We may have got a little carried away with the drinks that night, being back together finally and laughing our asses off all night, so the morning was pretty groggy. We didn’t get breakfast until near 11 and were trying to pack the bikes up by 12, sweating our asses off in the heat, me particularly, wearing all my normal big travel gear. We finally got on the road and on the way out of the city by 1pm, until I realised the camera was missing off my helmet. SHIT! I spun around to go look for it and it was right where I was hoping, tucked in a corner of the parking garage, in all the faffing packing the bikes it had been knocked off and rolled away. Damn lucky it was still there at all. That made it nearly 2pm by the time we were actually driving away from the city, pretty typical start for my trip, mishaps and messups, nice to see it’s carrying over to Vietnam too. The roads opened up nicely though and we made some good ground in the afternoon, cruising at a monumental top speed of 37mph.
We found a decent hotel in a town on the road that night and marvelled at the shear amount of seafood available, most restaurants had more tanks than most pet shops, filled with all sorts of fish, squid and crabs. The next morning was much more efficient and we made good ground before lunch, sitting at max speed for most of the time on nice rolling hill roads.
The afternoon was not so great, when the threatening rain finally gave way into a monsoon I slammed on the brakes to get to some cover at the side of the road, I heard a noise on my right and knew straight away Charlee was way to close to be able to stop and he’d had to swerve around me onto the wet mud on the side of the road. His front tyre gave up what little grip it had and I turned to see him rolling along the road, his bike sliding along on it’s side next to him.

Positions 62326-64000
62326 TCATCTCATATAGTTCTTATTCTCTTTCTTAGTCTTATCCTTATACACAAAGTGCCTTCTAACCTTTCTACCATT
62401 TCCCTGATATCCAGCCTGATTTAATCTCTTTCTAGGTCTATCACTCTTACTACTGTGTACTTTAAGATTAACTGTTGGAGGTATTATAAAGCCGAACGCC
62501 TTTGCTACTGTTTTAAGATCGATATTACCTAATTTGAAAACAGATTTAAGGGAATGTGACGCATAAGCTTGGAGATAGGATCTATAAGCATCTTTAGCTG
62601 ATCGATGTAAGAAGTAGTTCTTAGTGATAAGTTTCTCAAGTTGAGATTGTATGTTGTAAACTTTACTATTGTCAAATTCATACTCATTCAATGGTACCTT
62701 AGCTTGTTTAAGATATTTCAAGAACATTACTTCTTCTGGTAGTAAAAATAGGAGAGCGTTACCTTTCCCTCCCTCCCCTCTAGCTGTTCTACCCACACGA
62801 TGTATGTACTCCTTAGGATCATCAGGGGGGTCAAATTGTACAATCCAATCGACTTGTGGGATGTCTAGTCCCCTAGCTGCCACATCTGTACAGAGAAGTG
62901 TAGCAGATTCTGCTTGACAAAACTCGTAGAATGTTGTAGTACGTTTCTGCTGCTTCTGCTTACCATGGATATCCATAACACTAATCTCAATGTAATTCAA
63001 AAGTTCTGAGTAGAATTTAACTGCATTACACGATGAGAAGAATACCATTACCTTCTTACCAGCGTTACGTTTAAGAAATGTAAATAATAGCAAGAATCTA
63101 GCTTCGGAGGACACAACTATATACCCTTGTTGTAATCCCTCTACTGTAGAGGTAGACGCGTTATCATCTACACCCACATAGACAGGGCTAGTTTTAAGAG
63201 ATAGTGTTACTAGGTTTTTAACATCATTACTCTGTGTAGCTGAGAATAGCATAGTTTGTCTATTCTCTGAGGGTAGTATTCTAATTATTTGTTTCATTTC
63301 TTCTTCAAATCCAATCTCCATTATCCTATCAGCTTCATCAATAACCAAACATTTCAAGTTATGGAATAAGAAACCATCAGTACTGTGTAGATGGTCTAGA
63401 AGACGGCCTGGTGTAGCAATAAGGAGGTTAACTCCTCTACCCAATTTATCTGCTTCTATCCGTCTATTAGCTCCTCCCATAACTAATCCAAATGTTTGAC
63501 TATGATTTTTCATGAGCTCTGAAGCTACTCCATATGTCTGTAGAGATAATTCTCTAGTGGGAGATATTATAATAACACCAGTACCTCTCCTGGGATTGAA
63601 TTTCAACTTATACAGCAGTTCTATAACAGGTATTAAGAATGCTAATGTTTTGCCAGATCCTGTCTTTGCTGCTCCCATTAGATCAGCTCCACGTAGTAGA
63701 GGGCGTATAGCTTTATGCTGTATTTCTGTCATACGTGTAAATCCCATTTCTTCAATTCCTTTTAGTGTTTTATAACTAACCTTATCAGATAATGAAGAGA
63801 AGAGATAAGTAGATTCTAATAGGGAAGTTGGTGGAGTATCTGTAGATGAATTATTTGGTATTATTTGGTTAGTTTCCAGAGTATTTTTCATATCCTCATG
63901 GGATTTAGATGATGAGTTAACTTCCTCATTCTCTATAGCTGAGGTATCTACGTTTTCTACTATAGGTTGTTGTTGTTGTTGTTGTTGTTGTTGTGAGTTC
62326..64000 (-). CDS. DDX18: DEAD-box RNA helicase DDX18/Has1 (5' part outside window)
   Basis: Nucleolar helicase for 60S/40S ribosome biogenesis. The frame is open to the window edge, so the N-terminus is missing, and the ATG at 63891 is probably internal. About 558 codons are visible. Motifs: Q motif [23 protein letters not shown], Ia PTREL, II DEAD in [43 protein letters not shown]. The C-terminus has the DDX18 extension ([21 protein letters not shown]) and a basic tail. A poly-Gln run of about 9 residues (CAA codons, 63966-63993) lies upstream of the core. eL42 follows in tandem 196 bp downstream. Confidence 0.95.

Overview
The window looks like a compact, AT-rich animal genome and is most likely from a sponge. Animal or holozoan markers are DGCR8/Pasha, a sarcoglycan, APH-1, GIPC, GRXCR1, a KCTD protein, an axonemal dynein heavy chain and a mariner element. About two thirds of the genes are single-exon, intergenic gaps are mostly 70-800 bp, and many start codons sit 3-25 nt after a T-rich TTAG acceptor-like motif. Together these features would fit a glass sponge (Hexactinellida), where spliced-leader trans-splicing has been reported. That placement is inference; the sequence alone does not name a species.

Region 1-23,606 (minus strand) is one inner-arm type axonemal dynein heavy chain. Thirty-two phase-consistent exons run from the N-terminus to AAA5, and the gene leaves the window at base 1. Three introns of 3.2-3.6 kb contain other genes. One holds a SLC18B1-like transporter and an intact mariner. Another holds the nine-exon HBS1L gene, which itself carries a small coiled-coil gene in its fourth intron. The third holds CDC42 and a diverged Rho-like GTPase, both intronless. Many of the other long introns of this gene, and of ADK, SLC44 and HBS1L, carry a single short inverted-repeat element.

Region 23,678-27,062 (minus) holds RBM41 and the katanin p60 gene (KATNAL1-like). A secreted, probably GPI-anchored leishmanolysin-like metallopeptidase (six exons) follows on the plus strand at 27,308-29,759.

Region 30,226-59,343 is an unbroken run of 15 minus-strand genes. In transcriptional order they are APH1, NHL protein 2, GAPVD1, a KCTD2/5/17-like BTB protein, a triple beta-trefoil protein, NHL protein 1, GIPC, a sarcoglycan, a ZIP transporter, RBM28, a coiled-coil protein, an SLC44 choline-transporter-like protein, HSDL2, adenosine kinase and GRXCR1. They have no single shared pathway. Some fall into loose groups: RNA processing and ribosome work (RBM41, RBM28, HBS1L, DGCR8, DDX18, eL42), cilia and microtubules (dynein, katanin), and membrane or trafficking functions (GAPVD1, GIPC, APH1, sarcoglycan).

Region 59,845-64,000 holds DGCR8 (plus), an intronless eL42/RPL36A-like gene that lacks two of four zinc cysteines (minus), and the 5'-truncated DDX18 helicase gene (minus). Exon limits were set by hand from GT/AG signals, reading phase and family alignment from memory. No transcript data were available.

Four Vietnamese guys that had been sat by the side of the road picked Charlee up off the floor before I could even stop my bike. He was all in one piece and walking, just a bad scrape to the elbow and hand. He had some first aid gear with him so I could clean up his arm and wrap it up, while he tried not to laugh at my first aid skills, typical that the one with the first aid training would be the one injured. The bike hadn’t fared too badly either, the front fender had bent into the front wheel and the front brake lever had snapped. We contemplated just not fixing the front brake lever, they’re so completely useless anyway, we’re pretty sure they’re made entirely of fudge. The Vietnamese guys pointed me back up into town and a bike garage that might be able to help. Twenty minuets later the bike was back in working order and we could get on the road again.
The delay meant we were riding in the sunset which was beautiful for all of 20 minutes, then all light was gone. It got very dodgy very fast, trucks and cars on the wrong side of the road with full beam on, illuminating all the rain on the visor. We somehow didn’t die within that hour of night riding, but we came very close a few times. It was so dangerous that we just stopped in the next town with a hotel, we couldn’t be too picky and this place was creepy, run by an old lady who refused to communicate in any fashion and just kept shouting for help from various people in different shops. It was a bed though and some good food and beer finished off Charlee’s first full day, and very “trip day” it was, one where non of the plans worked and everything is unexpected.
A grim ride until lunch the next day, drizzly rain and not much to see, but a weird lunch pushed that out of our minds. We could only find one place serving food in town and it was a nicely finished restaurant run by a family we’re sure had never seen a foreigner, they loved us. I got handed their toddler for photos and selfies with every member of the family and they cooked us the only thing they had: random processed frozen meat in small balls. They tasted like the old Turkey Twizzlers, the ones that got banned from schools in the UK because they were so unhealthy, we didn’t like to think about what it actually was.
A very long run in the afternoon left us knackered but in the big town of Kon Tum, the first time since Ho Chi Minh, so we were looking forward to a nice restaurant, everything was dead though, the best we could do was a small cafe that had some ready made stuff. We did get a quick oil change on the bikes though and fixing a few rattles on them. They need pretty constant maintenance, they’re not the most reliable things.
The next day was going to be a very long one, we wanted to reach Hoi An about 300km away, but it was the first properly enjoyable day. The rain held off, the roads were windy and quiet with some amazing views and sights right on the road; a different kind of “trip day” where it doesn’t seem real and just get’s better yet weirder all day.